SGRA Kawaraban (Essay) in English

  • TSUNODA Eiichi “The 62th SGRA Forum ‘ Can Renewable Energy Change the World ? – Moving Beyond ‘ An Inconvenient Truth”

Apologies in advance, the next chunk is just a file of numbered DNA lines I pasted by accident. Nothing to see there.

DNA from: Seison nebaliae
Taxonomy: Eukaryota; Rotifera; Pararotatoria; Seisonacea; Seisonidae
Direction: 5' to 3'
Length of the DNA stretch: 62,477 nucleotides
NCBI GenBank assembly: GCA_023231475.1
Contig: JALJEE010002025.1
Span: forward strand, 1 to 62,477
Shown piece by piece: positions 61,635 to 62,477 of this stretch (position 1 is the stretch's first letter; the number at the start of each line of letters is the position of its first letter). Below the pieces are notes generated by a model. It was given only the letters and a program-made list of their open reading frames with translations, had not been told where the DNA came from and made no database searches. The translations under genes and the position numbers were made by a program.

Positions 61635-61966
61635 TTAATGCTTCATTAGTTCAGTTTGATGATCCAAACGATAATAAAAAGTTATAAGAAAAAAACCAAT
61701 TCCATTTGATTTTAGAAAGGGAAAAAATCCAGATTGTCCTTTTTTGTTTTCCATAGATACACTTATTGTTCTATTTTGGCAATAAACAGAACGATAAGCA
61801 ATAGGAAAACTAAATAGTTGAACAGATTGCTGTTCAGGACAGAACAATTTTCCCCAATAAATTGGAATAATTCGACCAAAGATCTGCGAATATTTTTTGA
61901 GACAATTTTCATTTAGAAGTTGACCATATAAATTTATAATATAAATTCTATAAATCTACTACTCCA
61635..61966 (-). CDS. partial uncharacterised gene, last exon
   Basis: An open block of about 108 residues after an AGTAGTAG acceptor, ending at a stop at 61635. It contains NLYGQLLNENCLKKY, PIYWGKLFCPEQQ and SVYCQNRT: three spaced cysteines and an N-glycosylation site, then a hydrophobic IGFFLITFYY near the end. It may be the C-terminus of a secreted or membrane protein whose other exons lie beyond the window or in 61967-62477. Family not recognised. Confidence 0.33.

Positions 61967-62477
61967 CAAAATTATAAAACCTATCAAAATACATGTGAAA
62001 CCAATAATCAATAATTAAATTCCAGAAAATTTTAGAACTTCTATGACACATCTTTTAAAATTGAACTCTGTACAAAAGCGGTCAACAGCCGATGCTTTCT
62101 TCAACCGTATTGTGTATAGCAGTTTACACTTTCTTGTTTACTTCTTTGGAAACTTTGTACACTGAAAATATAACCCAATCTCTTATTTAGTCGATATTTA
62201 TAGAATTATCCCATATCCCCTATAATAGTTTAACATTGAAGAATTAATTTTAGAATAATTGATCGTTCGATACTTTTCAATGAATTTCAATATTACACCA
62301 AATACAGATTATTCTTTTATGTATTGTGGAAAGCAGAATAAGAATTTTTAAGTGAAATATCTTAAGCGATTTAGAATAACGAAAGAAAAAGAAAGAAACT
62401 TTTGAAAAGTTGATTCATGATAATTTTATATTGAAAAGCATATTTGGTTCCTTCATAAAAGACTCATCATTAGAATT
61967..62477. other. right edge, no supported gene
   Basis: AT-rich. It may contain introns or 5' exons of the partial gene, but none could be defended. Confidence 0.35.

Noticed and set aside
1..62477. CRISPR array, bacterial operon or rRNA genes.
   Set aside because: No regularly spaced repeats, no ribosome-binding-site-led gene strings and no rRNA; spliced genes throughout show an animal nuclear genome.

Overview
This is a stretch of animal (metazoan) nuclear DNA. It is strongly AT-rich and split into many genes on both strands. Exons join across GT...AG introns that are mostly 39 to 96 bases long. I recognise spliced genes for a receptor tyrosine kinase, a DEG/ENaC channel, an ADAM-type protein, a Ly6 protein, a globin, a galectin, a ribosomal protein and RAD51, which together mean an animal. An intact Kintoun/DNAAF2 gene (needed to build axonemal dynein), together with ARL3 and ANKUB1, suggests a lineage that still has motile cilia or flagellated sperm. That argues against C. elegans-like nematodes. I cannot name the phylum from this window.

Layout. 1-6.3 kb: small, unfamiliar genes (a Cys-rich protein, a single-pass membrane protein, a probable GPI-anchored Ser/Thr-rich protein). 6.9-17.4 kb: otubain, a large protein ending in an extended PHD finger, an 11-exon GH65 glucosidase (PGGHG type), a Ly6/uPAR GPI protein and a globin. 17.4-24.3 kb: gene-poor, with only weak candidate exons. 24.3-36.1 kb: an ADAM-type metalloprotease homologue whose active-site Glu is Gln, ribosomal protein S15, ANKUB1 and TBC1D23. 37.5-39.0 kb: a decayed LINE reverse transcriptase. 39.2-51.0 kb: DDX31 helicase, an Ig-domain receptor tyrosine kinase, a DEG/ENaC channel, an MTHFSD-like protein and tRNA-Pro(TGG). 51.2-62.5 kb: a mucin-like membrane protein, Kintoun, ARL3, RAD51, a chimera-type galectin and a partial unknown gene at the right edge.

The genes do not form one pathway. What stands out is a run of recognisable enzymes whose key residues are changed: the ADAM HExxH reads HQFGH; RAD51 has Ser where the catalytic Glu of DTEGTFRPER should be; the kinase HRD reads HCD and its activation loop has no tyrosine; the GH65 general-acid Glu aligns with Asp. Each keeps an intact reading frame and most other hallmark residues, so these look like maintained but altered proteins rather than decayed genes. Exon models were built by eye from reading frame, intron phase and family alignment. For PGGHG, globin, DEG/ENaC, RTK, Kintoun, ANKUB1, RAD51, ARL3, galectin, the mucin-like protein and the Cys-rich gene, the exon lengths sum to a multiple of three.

The 62nd SGRA Forum “Can Renewable Energy Change the World – Moving Beyond “An Inconvenient Truth””, a joint session with the APYLP (Asian Pacific Young Leaders Program) and SGRA, was held on February 2, 2019 at the International House of Japan (Roppongi).*APYLP is a program organized by the International House of Japan for the purpose of connecting young leaders in the Asia Pacific region.   The theme of this forum was “renewable energy,” an issue which has made rapid progress since COP21 was agreed in 2015 in Paris. The purpose of the forum was to consider the possibility of renewable energy in our societies through considering the rapid progress of the past and its prospects in the future from the viewpoints of international politics and economy, environmental innovation, energy and community.*COP:Conference of the Parties “parties”:UNFCCC(The United Nations Framework Convention on Climate Change) (気候変動枠組条約締約国会議) Summaries of the research papers and key-note speeches can be found below. .We started our morning session with an opening address by Ms. Junko Imanishi (Representative of SGRA), introduced by the moderator, Sonja Dale (Adjunct Professor, Hitotsubashi University), who was delighted with the full house of over 120 people.Three Raccoons presented about their research in the first session.Adjunct Professor Park Joonui (George Mason University) spoke about her research titled ” Renewable Energy in Trade Wars: Solar Power in South Korea’s Energy Mix and the Impact of Protectionism”.She discussed how the environmental policies under President Moon seem to be too ambitious, how China is monopolizing the market through mass-production as a state policy, and the protectionist stance of the US. She ended her presentation with a warning about the present situation in Korea in which the business of renewable energy is becoming distorted because of the decline in the solar cell industry in Korea, and emphasized the necessity of changing Korean national policy.The second presentation was made by Professor Gao Weijun, University of Kitakyushu、and was titled “Chinese Policy on Renewable Energy and the Direction of Environmental Improvement”. He surveyed present environmental problems in China and discussed the necessity of change in renewable energy to overcome the serious environmental pollutions at present. Professor Gao introduced large-scale domestic and overseas projects which are being carried out by government initiatives. However, he emphasized that the government should establish meticulous environmental policies in order to avoid favoring big projects.The third presenter was Associate Professor, Yeh Wen-chang, Shimane University.His presentation was titled “How low can the cost of solar power go? What tasks lie ahead?” He discussed the many innovative possibilities for reducing generating costs by solar cells, and shared his method of cost calculation for PV (photovoltaics-太陽光発電). He also called for the necessity of innovation in the combined accumulation and generation of electricity.   We had a coffee break in the garden under the spring sunshine. In the second session we heard about the situation in Iitate Village, Fukushima Prefecture. In Iitate, they are trying to promote the generation of renewable energy for regional industries. The purpose of this attempt was to gain energy independence and restore the environment after the Fukushima nuclear power incident. Mr. Kenta Satoh, a member of the Iitate Village Assembly, looked back at the damage caused by the incident on March 11, 2011 and the experiences of people who had lived as evacuees for seven years up until last year.  He explained the meaning and vision of generating renewable energy as a core for the reinvigoration of Iitate Village and as a community development project.Mr. Kei Kondo, Iitate Power Company, discussed their efforts to generate solar energy in Iitate on a small scale and spoke about the difficulty of increasing their production capacity within regional levels under the present regulations in Japan.    In the afternoon session, we had two keynote speeches and smaller panel discussions. The first key-note speech, titled “Global Shifts in Renewable Energy,” was given by Associate Professor, Llewelyn Hughes from Australian National University,.  He gave an overview of the world-wide shift towards low carbon energy and pointed out its necessity for climate change. He explained the Japanese policy for energy which, though promoting low-carbon energy, has no clear guidelines.The second keynote speaker was Mr. Hans-Josef Fell, President of Energy Watch Group (ex-Member of German Parliament), who gave a talk titled  “German Experience of Energiewende and Community Power”.  He discussed his experience of community organization by PV business operators in 1994, the first in the world. He also played a role in the establishment of the EEG (Renewable Energy Act) bill in the German Parliament, and has been working for the promotion of renewable energy around the world under the slogan “Renewable Energy 100,” a program which aims at the actualization of renewable energy societies.    After the five presentations and two keynote speeches, we separated into three separate panel sessions - “global shifts/international economy”, “environment/innovation” and “energy and community”.    In this forum, we sought to discuss solutions for problems as well as the possibilities for actualizing renewable energy societies in a single day, and we handled topics from various fields. It was not easy to integrate and assimilate these different fields and findings. I personally thought that we could share, at least, the knowledge of not only the presenters but also all of the participants, and the awareness that there is no turning back in of the global shift towards de-carbonization and renewable energy.This shift is inevitable. From the presentations, however, it became clear that this process would not go so smoothly. It also became clear that every country and every field has their own problems to solve. We cannot say that all the questions could be solved.For example, when we think of climate change and using up natural resources which has been actualized as global warming, shifting to renewable energy (non-carbon energy) would be an urgent issue for all societies on earth. We, as a result of entering big capital enterprises, may be able to change the present global environmental problems by shifting to natural energy from fossil fuel. However, even if we change the source of our power on a large scale, we cannot change the substance of civilization itself, which is supported by mass-production and mass-consumption. In the panel sessions, the many protests and demonstrations in Japan and Europe were discussed, and the issue of gigantic mega-solar power systems which are destroying the scenery and circumstances of societies. The problems of environmental pollutants which are being discharged in the process of production of solar panels were also discussed, as were other problems such as the introduction of FIT (Feed-in Tariff:(売電の)固定価格買取制度)  and the problems it caused for late-comers in entering the market and the effects of FIT on finance in Germany. The necessity of technical innovation in technology for the storage of electricity was also discussed.  As a matter of course, I do not think that an issue related to the future of the earth such as this can be solved easily.  We should be cautious of haste in discussing issues such as this.  Surely, it is a reality that societies using renewable energy will spread and expand in the world and this trend or wave is only growing. The sub-title of the forum is “moving beyond “An Inconvenient Truth,”” which is the title of the book written by Al Gore, ex-Vice President of the United States, which was written as a cautionary tale about the problem of global warming.“An Inconvenient Truth” is one which goes against the currents and thoughts of current time, and is not liable to be talked about or hidden.In the discussion of renewable energy, it became clear that in the Fukushima nuclear power incident, a lot of “inconvenient truths” were being hidden and not talked about.  I hope that many of these “inconvenient truths” will be discussed more openly and with more frequency, and not be hidden nor neglected at the level of citizenship for the purpose of establishing our consensus for spread of renewable energy.   SGRA News in Japanse (Original) on 14th March, 2019 Photos of the Day  (TSUNODA Eiichi / Secretary General, Atsumi International Foundation)  Translated by Kazuo KawamuraEnglish checked by Sonja Dale